Original Article: CTV News Calgary
She’s a corporate lawyer, a businesswoman and a philanthropist for some of Calgary’s most vulnerable young children, but Jane Wachowich can now add ‘Citizen of the Year’ to her incredible resume.
The Calgary woman took home the top honour in the city’s annual awards ceremony on Wednesday evening where 11 other people also received accolades for their community leadership efforts.
Wachowich was highlighted for creating Youth Centres of Calgary — a series of safe places where disadvantaged kids can meet after school — to keep youth away from illicit or dangerous activity.
“It’s an honour and it’s humbling because I’m surrounded by hundreds of people who support our work to help fix cyclical poverty,” she said.
“There are thousands of kids in Calgary who didn’t necessarily choose the place they’re at in life so we’re leveling the playing field and giving them opportunities to become great people and great contributors to the community.”
Three decades ago, Wachowich began volunteering in the inner-city housing projects of Chicago in an effort to help at-risk youth and get to the root of how to support them as they grow up.
She took that experience with her to Calgary where she began overseeing the Cornerstone Youth Centre in Mayland Heights about 10 years ago.
“It was a struggling place but we were in a position to acquire more volunteers, create an organization that was much stronger financially where kids could play on the basketball court, we got a new kitchen, we created a music studio, we built spaces for homework and acquired laptops.”
Wachowich took that same model and in 2019 purchased a home in Ogden that soon also became a sanctuary from poverty and neglect for youth.
The new location allowed kids from ages 10 to 15 to play games, take music lessons, eat healthy meals and learn important life skills from mentor volunteers.
When the pandemic halted those activities, Wachowich never gave up her efforts to help children and transformed the home into a hub where thousands of lunches were prepared and distributed every day of the week.
With the help of several community partners, the non-profit centre was able to provide relief to families with parents who lost their jobs and suddenly were forced to homeschool their children.
“We started with 30 lunches a day handing them out from the doorsteps of the center to the kids that we see normally every day and we soon realized it wasn’t just our kids, it was their siblings, it was their neighbors and families,” she said.
“Ultimately, we gave out about 150,000 commercial kitchen-grade lunches. It was the busiest it could have possibly been, but it was a lot of fun and that was hugely rewarding too.”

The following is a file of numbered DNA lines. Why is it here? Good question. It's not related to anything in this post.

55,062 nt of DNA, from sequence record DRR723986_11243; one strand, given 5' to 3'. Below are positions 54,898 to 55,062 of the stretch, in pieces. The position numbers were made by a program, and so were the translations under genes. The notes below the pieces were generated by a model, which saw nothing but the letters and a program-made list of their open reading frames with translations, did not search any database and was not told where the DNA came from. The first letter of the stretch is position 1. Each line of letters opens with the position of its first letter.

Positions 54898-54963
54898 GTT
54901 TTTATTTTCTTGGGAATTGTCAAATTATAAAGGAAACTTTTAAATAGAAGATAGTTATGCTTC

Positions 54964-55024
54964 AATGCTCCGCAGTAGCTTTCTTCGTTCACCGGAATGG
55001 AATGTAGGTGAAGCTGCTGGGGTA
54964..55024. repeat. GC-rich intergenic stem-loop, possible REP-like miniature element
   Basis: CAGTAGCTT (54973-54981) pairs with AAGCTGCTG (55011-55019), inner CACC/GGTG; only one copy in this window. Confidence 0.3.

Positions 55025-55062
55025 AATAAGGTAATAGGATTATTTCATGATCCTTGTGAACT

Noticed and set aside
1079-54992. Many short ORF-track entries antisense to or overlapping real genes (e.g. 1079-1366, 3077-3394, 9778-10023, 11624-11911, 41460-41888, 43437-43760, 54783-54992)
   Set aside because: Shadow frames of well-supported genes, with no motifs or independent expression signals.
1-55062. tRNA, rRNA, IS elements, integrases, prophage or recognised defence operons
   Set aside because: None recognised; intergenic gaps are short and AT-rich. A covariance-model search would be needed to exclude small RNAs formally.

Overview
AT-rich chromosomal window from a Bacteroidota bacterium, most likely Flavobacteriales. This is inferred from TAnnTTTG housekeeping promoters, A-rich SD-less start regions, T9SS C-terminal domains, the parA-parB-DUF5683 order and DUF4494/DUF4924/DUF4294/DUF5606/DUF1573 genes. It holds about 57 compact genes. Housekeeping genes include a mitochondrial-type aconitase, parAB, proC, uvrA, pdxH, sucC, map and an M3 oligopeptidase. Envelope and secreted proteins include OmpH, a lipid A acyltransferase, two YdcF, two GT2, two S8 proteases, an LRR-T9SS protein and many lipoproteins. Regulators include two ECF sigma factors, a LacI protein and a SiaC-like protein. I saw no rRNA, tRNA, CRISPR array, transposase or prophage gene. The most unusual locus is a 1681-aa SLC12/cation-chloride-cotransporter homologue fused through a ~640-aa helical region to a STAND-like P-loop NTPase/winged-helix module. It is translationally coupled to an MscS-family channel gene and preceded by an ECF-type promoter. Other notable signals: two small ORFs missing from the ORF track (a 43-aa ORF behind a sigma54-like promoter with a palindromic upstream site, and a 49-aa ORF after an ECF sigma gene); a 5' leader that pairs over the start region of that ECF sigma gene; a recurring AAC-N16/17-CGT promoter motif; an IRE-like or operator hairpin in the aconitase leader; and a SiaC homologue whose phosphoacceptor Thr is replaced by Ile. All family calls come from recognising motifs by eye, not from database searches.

Moving forward, Wachowich plans to open several other youth centres across the city where children can have the same access to activities and resources.
“This needs to be replicated and we’ve done urban studies to identify locations for future centres so my next goal is to create a centre in Dover.”
“I’m not a policy maker, but I’m so grateful for this honour if it shines a light on the kids and the amazing volunteers doing this work.”
Wachowich was among seven citizen of the year nominees and dozens of others nominated in 11 other categories for outstanding community achievements.
Mayor Jyoti Gondek noted at the ceremony on Wednesday night that she’s proud of the work so many Calgarians are doing to help others.
“Our city is filled with amazing Calgarians pursuing their dreams and dedicating their lives to make our communities better places,” Gondek said.
“We are proud to celebrate their accomplishments as we honour this year’s recipients.”
The following recipients were also honoured at the 2022 Calgary Awards:
- Individual community advocate: Lanre Ajayi. He’s tirelessly promoted Calgary’s many attributes by using his own time and resources through various mediums;
- Organization community advocate: Sagesse;
- Arts: Xstine P. Cook;
- Education: Dr. Turin Chowdhury;
- Grant MacEwan Lifetime Achievement: Dr. David Este, for his years of work in challenging racism, inequity and injustice;
- Heritage: Madisen Hvidberg;
- Youth (sponsored by the University of Calgary): Alexander Greco;
- Award for accessibility, which recognizes buildings or facilities exceeding the minimum requirements of the national building code for persons with disabilities: Accessible Housing for Inclusio, which operates an accessible living facility overlooking Confederation Park in the city’s northwest. Its use of features like smart technology has been recognized as a standard for advancing independent living;
- Environmental Achievement Award: Miistakis Institute, which conducted a three-year project collecting data on Calgary wetland frogs and salamanders that gauged the health of those ecosystems – Honourable mention – Soap for Hope Canada;
- International Achievement Award, which recognizes a Calgarian whose professional or volunteer work has garnered international acclaim and recognition of Calgary: Barry Sanders;
- City of Calgary W.O. Mitchell Book Prize, for literary achievement for authoring an outstanding book of fiction, non-fiction, poetry, drama or children’s literature in the previous year: Jaspreet Singh for My Mother, My Translator, which chronicled his family’s turbulent history in India.